It may not be obvious why one would combine a blog on strategy and architecture. Considering their modern meanings, or even tracing these words to their origins, may not elucidate the relationship. But it can help.
Architecture, comes from ‘architect’, which comes from the ancient Greek compound word ἀρχιτέκτων. The first part of this word, ἀρχι- (archi-), means ‘chief’ or ‘ruler’; the latter half, -τέκτων (-tekton), means ‘builder’. An architect is a chief builder, and architecture is the craft of an architect. As the “chief builder,” the architect has a broader scope of responsibility than only construction. The needs and desires of the client, restrictions from local government or the environment itself, available materials, available labor, and costs are some of the concerns which must be accounted for in the plan which the architect proposes.
As computer systems and software became increasingly more complex, global, and interconnected in the latter quarter of the twentieth century, the need for an architecture-type role became obvious in many companies, and the field of systems architecture was born. In their book The Art of Systems Architecting, Mark Maier and Eberhardt Rechtin explain that
architecture is characterized by dealing with ill-structured situations, situations where neither goals nor means are known with much certainty…. [T]he requirements for the system have not been stated more than vaguely, and the architect cannot appeal to the client for a resolution as the client has engaged the architect precisely to assist and advise in such a resolution. The architect engages in a joint exploration of requirements and design, in contrast to the classic engineering approach of seeking an optimal design solution to a clearly defined set of objectives.
The systems architect balances the needs of the client with the realities of engineering.
Strategy also comes from an ancient Greek word: στρατηγός (strategos), or “general of an army.” It is not difficult to see how our modern word ‘strategy’ and its meaning derive from the word for a general. The general is the strategist; strategy is the work of the general. And the goal of strategy, as Aristotle noted in Nichomachean Ethics, is victory. Plain and simple.
Well, plain and simple as far as military strategy, anyway. What about business strategy? In Michael Porter’s seminal 1996 Harvard Business Review article What Is Strategy?, he defines three key principles to a successful business strategy:
- Creating a unique and valuable position, involving a different set of activities. Basically, doing something differently than your competitors, but in a way which still creates value.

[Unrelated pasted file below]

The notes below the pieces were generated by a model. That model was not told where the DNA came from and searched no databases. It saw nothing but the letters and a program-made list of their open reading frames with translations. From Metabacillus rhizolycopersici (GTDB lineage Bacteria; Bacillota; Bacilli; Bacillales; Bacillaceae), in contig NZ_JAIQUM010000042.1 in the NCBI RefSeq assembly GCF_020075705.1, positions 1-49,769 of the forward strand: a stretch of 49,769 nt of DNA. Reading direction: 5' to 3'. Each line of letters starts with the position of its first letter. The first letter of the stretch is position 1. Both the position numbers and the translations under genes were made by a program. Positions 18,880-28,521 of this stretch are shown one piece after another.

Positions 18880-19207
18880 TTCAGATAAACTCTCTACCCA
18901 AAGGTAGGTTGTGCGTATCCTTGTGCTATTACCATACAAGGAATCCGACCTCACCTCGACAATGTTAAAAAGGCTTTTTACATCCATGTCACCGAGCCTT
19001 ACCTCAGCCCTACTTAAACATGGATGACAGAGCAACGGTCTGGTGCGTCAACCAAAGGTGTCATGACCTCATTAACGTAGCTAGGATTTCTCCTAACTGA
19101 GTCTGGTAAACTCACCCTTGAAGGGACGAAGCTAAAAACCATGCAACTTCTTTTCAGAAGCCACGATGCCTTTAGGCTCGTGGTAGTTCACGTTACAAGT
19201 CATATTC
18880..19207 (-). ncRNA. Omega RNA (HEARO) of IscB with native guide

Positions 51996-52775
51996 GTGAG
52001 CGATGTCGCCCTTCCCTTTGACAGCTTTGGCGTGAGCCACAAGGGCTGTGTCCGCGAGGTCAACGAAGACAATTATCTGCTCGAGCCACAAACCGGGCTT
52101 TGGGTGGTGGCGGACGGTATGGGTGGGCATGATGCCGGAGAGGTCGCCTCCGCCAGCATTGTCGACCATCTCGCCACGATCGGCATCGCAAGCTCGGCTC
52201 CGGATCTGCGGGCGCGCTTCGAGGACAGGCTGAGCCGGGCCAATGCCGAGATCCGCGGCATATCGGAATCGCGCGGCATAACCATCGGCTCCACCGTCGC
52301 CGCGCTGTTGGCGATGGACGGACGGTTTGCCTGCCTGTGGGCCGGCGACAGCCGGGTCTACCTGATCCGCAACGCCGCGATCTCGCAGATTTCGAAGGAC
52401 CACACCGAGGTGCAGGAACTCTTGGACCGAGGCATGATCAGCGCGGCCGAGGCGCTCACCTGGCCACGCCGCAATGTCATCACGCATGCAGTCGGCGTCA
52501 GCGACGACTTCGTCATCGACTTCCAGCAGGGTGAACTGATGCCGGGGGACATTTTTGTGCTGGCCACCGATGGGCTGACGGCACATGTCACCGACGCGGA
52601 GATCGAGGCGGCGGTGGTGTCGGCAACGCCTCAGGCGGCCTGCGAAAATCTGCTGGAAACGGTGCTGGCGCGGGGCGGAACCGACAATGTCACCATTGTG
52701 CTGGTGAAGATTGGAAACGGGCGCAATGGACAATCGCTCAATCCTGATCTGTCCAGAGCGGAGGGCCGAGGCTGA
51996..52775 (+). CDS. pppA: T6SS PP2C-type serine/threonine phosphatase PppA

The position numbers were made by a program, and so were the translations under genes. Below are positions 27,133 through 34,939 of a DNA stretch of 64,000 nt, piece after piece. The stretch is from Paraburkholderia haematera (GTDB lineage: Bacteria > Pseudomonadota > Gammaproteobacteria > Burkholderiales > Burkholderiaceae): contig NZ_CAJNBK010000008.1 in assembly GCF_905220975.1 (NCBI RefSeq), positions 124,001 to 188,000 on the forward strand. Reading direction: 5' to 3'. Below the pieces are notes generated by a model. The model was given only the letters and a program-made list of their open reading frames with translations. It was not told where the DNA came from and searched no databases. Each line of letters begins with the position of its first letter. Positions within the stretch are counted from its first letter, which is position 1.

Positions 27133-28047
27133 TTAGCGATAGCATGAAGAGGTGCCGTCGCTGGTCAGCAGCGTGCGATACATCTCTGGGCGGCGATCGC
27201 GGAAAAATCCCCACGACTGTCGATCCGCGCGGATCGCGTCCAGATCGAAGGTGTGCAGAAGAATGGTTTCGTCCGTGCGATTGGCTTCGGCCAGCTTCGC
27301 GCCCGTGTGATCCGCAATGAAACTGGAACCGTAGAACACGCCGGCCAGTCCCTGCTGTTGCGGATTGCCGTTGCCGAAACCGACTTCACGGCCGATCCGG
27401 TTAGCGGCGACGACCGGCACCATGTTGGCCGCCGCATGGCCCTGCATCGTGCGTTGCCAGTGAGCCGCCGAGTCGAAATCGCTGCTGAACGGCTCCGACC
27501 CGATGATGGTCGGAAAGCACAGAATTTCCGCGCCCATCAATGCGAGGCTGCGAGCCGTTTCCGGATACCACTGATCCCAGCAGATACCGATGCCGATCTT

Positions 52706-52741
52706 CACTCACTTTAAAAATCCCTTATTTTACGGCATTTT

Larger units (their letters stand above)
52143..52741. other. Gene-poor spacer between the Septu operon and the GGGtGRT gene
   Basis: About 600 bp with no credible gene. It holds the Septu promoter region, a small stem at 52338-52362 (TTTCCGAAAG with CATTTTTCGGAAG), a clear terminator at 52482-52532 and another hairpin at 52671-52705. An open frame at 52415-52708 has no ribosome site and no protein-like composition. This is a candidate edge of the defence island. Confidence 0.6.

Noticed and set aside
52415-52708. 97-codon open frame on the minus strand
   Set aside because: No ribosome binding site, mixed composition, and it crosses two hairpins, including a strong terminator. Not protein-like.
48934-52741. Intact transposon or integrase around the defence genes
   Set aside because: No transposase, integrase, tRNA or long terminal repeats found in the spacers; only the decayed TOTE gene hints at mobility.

- Choosing what not to do. Making trade-offs is a constant activity, and making the correct trade-offs will define success.
- Creating “fit” among all of a company’s activities. Gerald Weinberg emphasizes the importance of personal congruence, being who you are at all times, without artifice or prevarication. Porter emphasizes corporate congruence.
Strategy is about doing different things, or doing things differently, than your competitors to gain advantage; knowing what not to do; and maintaining a corporate consistency which reinforces the strategy at each turn. For businesses, victory – the goal of strategy – is measured by product (or service) acceptance in the marketplace.
Technology companies are businesses which build products. Those products, to be successful, must be built according to the strategy of the business. To be sucessful over time, they must be built such that they can evolve methodically without becoming a liability to the success of the strategy. Just as client needs and desires are requirements taken into account by the architect, the business goals and constraints must also be of paramount consideration. To fulfill them both is the goal of the architect. To fulfill them both in a way which is different from one’s competitors – and which is more compelling to the marketplace and the shareholders – is the key to victory.
Architecture is one major element which can be different, and architects can enable a business and its products to do different things. Architecture is not just building; it is building in strategic ways. Every system has an architecture, just like every army has a structure. But an army without a clearly defined purpose and objective, without a στρατηγός/general who can see beyond the next hill or battle, will not often achieve military victory. Likewise, a technology system without a long-term vision, without a purpose guiding its evolution, will not often achieve sustained marketplace victory. A competent ἀρχιτέκτων/architect can bring purpose, vision, and strategic differentiation to a system, enabling sustained competitive advantages for the business and a better chance for victory.